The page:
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April 18, 2013

Chancellor: Good federal budget news


Mark A. Nordenberg

Amid ongoing uncertainty over the effects of the federal sequester on the University, Chancellor Mark A. Nordenberg expressed hope in light of increased funding for research and student aid in the Obama administration’s proposed  fiscal year 2014 federal budget.

In his April 10 report, Nordenberg told Senate Council: “We’re still awaiting anxiously to see just what the impact of the federal sequester is going to be. We know that it will cost us in the end tens of millions of dollars. We just don’t quite know where those impacts will be focused, how they will be felt and what will be the best ways to mitigate the harms that will arise from them.”

Nordenberg said, “If anyone wants to predict where all of this will go in the next few months, I’d be willing to cede some of my time to you. But I think that we do take hope wherever we can find it these days and at least it does seem to be a promising start in the sense that it recognizes the value of what we do in the midst of all of these economic pressures that also have got to be the subject of not only concern but action nationally.”

The chancellor found some encouragement in a statement issued by Hunter Rawlings, president of the Association of American Universities, on the president’s proposed federal budget (

Rawlings, in his April 10 statement, said: “AAU and its member research universities have frequently expressed our view that the nation can and should reduce budget deficits but maintain strong investments in research and education. Such spending is critical to the nation’s long-term economic growth, health and national security.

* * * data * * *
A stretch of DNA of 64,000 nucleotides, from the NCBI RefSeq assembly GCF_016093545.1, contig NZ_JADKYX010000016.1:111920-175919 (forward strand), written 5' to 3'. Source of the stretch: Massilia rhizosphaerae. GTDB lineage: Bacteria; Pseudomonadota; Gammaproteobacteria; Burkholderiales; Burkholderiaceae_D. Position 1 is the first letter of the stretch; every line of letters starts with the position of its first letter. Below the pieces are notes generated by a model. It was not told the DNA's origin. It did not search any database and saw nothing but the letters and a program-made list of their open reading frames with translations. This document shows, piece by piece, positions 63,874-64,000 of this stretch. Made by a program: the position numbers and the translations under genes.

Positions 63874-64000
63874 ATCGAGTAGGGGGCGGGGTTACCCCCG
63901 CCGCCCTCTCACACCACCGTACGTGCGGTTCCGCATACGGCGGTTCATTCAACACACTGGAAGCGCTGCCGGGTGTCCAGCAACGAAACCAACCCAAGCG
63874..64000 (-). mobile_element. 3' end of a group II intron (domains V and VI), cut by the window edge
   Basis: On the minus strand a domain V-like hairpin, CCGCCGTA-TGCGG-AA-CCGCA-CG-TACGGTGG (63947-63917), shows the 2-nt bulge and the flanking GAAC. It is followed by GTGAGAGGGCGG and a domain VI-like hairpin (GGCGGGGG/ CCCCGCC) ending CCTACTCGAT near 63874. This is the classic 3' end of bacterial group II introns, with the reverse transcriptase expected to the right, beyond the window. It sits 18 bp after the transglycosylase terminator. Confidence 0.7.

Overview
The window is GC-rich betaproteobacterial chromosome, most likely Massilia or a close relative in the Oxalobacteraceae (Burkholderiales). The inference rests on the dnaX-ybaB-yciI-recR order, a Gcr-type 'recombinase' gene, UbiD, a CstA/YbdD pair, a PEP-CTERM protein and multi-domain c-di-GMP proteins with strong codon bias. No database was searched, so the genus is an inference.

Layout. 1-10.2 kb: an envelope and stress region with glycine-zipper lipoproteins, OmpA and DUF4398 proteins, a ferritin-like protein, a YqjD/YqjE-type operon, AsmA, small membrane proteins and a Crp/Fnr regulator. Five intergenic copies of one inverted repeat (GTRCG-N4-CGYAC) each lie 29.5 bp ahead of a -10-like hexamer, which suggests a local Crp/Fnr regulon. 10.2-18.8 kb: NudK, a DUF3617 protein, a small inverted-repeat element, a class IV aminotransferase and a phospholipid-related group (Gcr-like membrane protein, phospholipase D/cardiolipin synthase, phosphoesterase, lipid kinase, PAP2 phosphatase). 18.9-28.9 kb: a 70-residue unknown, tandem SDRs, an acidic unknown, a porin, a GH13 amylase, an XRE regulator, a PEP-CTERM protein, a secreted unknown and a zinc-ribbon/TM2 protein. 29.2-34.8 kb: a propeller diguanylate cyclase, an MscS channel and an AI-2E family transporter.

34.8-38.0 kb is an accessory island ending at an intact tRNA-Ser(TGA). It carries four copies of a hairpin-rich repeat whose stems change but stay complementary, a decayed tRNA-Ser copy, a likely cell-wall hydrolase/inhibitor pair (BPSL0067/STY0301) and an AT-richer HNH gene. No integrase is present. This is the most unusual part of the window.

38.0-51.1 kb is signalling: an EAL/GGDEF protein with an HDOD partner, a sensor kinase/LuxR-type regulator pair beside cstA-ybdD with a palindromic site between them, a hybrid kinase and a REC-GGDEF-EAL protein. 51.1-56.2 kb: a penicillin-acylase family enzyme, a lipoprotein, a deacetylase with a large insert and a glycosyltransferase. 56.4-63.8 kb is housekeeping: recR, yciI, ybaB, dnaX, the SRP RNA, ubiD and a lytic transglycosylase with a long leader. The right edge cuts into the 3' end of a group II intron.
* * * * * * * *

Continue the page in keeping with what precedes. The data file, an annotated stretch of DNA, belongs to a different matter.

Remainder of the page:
“We are pleased to see this approach reflected in the president’s FY14 budget. The president’s budget offers hope that the nation will continue to make science and education investments a top national priority while taking serious steps to reduce budget deficits. We strongly support the president’s proposals to eliminate the ill-considered across-the-board sequester and to increase funding for the National Institutes of Health, the National Science Foundation, the Department of Energy Office of Science, Department of Defense basic research, the National Endowment for the Humanities and some key student financial aid programs.

“While we have concerns about some of the specifics, we also appreciate that the administration proposes taking steps to address entitlement programs, which are the most serious driver of spending increases, and to raise additional revenues, which also are essential to serious, balanced deficit reduction.

“We do not agree with everything in this budget. But it is a strong start, and we will work with the administration and with Republicans and Democrats in Congress to support balanced deficit reduction, elimination of the sequester and strong and sustained investments in the nation’s future.”

Pitt is among the AAU’s 62 member research institutions.


Thomas C. Smitherman

Thomas C. Smitherman